• Description of alleged violations

  • Specific regulations allegedly violated

  • Base category (which of the four boxes were selected) for penalty calculation and most relevant General Factors

  • Maximum penalty amount

  • Proposed penalty amount


Penalty Process

Response to Pre-Penalty Notice

Alleged violator may submit a written response to the PPN.

  • Agree to the proposed penalty,

  • Disagree that any penalty is warranted and specify why, or

  • Disagree with amount and explain why a lower amount would be more appropriate.


Enforcement Guidelines

Penalty Notice

  • If OFAC receives no response within the time prescribed in the PPN, or if following the receipt of a response OFAC concludes that a civil monetary penalty is warranted, OFAC will issue a Penalty Notice (PN).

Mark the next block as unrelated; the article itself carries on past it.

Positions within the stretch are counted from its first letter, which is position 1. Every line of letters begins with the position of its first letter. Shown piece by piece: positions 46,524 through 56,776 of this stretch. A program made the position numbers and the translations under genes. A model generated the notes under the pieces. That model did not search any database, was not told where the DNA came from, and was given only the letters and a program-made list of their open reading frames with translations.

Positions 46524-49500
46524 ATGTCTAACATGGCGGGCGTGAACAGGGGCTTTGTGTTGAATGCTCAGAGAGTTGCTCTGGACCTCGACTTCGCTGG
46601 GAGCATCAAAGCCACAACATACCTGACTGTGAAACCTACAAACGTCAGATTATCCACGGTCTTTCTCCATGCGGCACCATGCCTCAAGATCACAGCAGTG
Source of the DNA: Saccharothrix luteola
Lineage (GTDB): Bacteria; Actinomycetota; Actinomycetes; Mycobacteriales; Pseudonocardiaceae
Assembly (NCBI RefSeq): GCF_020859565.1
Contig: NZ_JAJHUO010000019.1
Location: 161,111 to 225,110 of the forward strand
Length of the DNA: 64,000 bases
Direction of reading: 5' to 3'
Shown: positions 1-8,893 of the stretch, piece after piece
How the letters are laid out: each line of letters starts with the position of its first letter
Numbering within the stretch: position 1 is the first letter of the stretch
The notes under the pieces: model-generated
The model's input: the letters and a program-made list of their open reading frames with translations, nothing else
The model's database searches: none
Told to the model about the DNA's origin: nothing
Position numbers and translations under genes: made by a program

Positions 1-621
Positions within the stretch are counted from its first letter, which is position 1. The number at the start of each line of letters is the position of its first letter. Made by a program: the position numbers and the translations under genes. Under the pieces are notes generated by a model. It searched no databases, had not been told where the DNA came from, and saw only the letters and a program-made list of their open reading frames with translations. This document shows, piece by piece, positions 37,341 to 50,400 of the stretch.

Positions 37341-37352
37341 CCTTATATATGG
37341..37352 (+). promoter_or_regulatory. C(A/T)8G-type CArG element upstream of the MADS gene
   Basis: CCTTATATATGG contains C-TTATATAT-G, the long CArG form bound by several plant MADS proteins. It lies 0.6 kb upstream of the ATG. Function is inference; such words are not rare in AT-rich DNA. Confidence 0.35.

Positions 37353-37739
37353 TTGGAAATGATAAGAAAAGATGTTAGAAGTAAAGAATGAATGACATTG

• A PN is a final agency determination that a violation has occurred.

  • In the absence of a response to the PPN, the penalty amount in the PN generally will be the same as that in the PPN.


Penalty Process

Settlements

  • A settlement typically does not constitute a final agency determination that a violation has occurred.

  • Settlement discussions may be initiated by OFAC, the alleged violator, or the alleged violator’s representative.

  • Settlement discussions can occur anytime before a PN is issued.


Penalty Process

  • OFAC posts a summary of all settlements and penalties on its website.

  • Updated at least monthly, sometimes more often.


Conclusion

  • Be cautious whatever approach you take

  • Enforcement and Investigations can be intimidating, but it is manageable

  • Think through everything carefully before you make your move.


Contact Information

  • If you have questions after the event, please contact me:

    • Phone: 202-280-6370

    • Email: ferrari@ferrari-legal.com

    • Book: The Iranian Transactions Regulations Practice Guide

    • www.sanctionlaw.com

      THANK YOU!